· Paid Holidays
· Sick Leave
· Short/Long term disability
· Group medical
Cost Saving Ideas
31. Make sure your company has a program that offers all full-time employees the opportunity to receive a higher salary in lieu of accepting certain benefits (such as medical, dental and life-insurance). Today many employees are being carried on a spouse’s plan. Why not let these employees choose a higher salary instead of benefits? As long as salary increases less than the cost of benefits, the company will save money and employees will increase their income.
32. Evaluate the cost of your superannuation administration. There are competitive programs that can reduce administrative costs. A simple evaluation of three different companies will determine whether you have an opportunity to realise savings. Even if you do not want to change the current superannuation administration you may still be able to negotiate better terms by showing your evaluation.
33. Reduce workers compensation insurance by aggressively reducing accidents. Evaluate your workers compensation actual to determine your claims history. Most companies set an actual rate and never re-evaluate them even though their experiences change. Depending on your business you may be surprised at the potential savings here.
34. Using the Internet conduct benefit surveys to comply your cost with those of similar organisations.
35. Challenge third-party providers to reduce administration costs by using the Profit Maps Model and passing those savings along to you.
36. Continue to monitor workers compensation costs and develop action plans to reduce them.
37. Develop a back to work programme that puts injured employees in alternative positions. There are times when injured employees want to remain active in the organisation and appropriate positions are available.
38. Negotiate settlements when long-term workers compensation situations dictate.
39. Eliminate alcohol at all company sponsored activities. This approach can prevent accidents, cut beverage costs at functions and reduce risks.
This category typically contains charges associated with
· Long-Distance Telephone
· Cellular Phone
· Data lines
· Fax lines
Cost Saving Ideas
40. Authorise a telecommunications consultant to analyse all your communication costs in terms of rates charged, equipment used, and programmes offered, promotions available, usage, cellular phone options, long-distance carrier performance and pricing, fax and security line combinations, past bills, and so on. Structure the contract so that the consultant bills on the basis of percentage of cost saved or refunds received. In this way, there will be no cost to you if the consultant is not successful in improving your bottom line. Review all areas of communication to ferret out these pockets of expense that often go unnoticed. Pagers and cell phones are usually ordered and distributed without the benefit of an organised plan. There are real and meaningful discounts if you shop around.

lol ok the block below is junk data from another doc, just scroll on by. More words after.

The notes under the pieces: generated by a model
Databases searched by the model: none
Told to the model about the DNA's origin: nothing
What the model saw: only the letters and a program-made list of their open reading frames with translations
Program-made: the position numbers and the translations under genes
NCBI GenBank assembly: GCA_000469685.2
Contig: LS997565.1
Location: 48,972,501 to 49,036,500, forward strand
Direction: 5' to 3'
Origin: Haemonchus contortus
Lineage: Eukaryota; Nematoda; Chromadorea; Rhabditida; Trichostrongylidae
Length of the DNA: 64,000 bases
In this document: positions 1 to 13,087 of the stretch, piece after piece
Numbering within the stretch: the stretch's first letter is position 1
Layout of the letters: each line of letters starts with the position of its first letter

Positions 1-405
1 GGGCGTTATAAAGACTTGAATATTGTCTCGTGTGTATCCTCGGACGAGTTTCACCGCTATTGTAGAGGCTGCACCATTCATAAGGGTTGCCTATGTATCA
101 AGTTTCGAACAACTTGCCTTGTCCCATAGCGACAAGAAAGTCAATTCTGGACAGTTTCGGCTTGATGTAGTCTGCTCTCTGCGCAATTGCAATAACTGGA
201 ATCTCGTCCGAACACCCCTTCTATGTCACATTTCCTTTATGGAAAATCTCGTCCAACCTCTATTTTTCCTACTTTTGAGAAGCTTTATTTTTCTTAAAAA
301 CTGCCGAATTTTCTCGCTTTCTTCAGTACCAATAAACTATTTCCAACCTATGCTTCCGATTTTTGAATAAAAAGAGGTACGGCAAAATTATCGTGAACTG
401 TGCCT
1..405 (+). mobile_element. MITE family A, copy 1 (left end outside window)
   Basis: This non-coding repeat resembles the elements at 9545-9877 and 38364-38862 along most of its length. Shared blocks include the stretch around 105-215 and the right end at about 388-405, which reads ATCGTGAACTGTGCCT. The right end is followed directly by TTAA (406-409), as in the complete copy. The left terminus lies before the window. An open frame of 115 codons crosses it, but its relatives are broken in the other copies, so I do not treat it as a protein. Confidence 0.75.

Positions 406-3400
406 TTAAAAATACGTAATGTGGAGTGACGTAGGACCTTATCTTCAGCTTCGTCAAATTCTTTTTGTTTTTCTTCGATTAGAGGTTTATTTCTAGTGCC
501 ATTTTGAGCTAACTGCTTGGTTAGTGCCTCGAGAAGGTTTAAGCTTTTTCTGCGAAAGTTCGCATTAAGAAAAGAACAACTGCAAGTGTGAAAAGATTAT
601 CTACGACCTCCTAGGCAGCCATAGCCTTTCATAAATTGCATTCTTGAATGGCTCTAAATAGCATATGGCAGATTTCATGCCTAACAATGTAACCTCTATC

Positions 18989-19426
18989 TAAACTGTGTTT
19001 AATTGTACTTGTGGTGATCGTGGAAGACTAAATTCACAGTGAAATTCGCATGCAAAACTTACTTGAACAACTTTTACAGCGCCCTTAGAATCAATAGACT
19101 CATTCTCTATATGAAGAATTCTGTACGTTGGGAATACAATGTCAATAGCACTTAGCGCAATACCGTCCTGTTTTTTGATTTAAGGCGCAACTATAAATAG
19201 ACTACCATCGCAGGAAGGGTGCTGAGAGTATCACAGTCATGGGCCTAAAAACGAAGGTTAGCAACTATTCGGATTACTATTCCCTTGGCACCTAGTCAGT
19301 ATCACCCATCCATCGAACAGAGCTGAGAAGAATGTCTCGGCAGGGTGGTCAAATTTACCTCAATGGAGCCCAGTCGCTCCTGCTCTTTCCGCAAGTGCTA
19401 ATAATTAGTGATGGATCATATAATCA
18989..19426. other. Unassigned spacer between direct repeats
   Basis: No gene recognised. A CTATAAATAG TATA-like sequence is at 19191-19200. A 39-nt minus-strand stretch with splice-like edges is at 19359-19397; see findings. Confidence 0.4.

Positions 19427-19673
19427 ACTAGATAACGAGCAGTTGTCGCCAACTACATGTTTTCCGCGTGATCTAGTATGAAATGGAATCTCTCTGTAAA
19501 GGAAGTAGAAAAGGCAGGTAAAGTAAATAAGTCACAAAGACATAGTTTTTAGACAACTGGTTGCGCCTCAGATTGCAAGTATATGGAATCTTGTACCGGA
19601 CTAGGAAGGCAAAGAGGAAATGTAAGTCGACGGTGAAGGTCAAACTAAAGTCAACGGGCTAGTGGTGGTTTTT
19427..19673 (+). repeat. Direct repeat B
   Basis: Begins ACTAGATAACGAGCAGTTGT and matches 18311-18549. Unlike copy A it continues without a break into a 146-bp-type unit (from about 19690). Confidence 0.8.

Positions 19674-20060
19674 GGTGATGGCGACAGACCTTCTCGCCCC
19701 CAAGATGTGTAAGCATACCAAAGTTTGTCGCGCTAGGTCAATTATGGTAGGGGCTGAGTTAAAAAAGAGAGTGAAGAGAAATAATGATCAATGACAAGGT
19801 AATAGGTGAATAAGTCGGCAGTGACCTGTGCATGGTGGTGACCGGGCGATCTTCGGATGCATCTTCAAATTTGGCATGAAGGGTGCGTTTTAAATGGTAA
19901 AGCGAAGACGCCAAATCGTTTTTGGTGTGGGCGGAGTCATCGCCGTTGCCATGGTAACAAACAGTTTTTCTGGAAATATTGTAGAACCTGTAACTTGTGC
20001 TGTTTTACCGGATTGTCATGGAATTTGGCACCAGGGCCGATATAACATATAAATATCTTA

41. Continue to renegotiate rates and terms with the vendors who provide services. Set up an ongoing procedure for constantly renegotiating rates and terms.
42. Monitor and control your communications cost on the basis of the cost per unit test (guests check, or that like) in order to determine locations for exerting any additional control.
In this category typically charges associated are
· Gas and Electricity Usage
Cost Saving Ideas
43. Authorise a utility consultant to analyse your utility costs. Such consultants would know how to deal effectively with the local public service companies in order to discover advantages or missed opportunities associated with gas and electric services. They should be fully authorised to check existing equipment and records. They should be experienced in developing an index and analyses and creating demand graphs to spot situations where you may have been overcharged. They would also represent your issues to the public utility commission.
44. Pay your consultant on the basis of a percentage of the savings associated with his or her action steps. The typical rate is 25% to 30% of the demonstrated savings and refunds over a specific period of time. There should be no charge if savings are not demonstrated.
45. Take energy conservation action steps including setting thermostats at 72°F. Automatic controls should be put in place to control temperature during off hours.
46. Turn off lights in conference rooms, restrooms and officers when they are not in use.
47. Turn off all lights not related to security at the close of business.
This category typically includes charges associated with professional services such as
· Legal and Human Resources Related Fees
· Proposals (domestic and international)
· Fees for Technical Services
· Other professional fees
Cost saving ideas
48. Talk about fees. If your lawyer does not bring up the subject of fees, you should. Do not be shy. In business, lawyers are free to set their own fees. The best time to discuss is at the beginning of a new legal matter.
49. Try to settle cases rather than litigate.
50. Have lawyers design standard forms you can use in routine transactions.
By Skanda Kumarasingam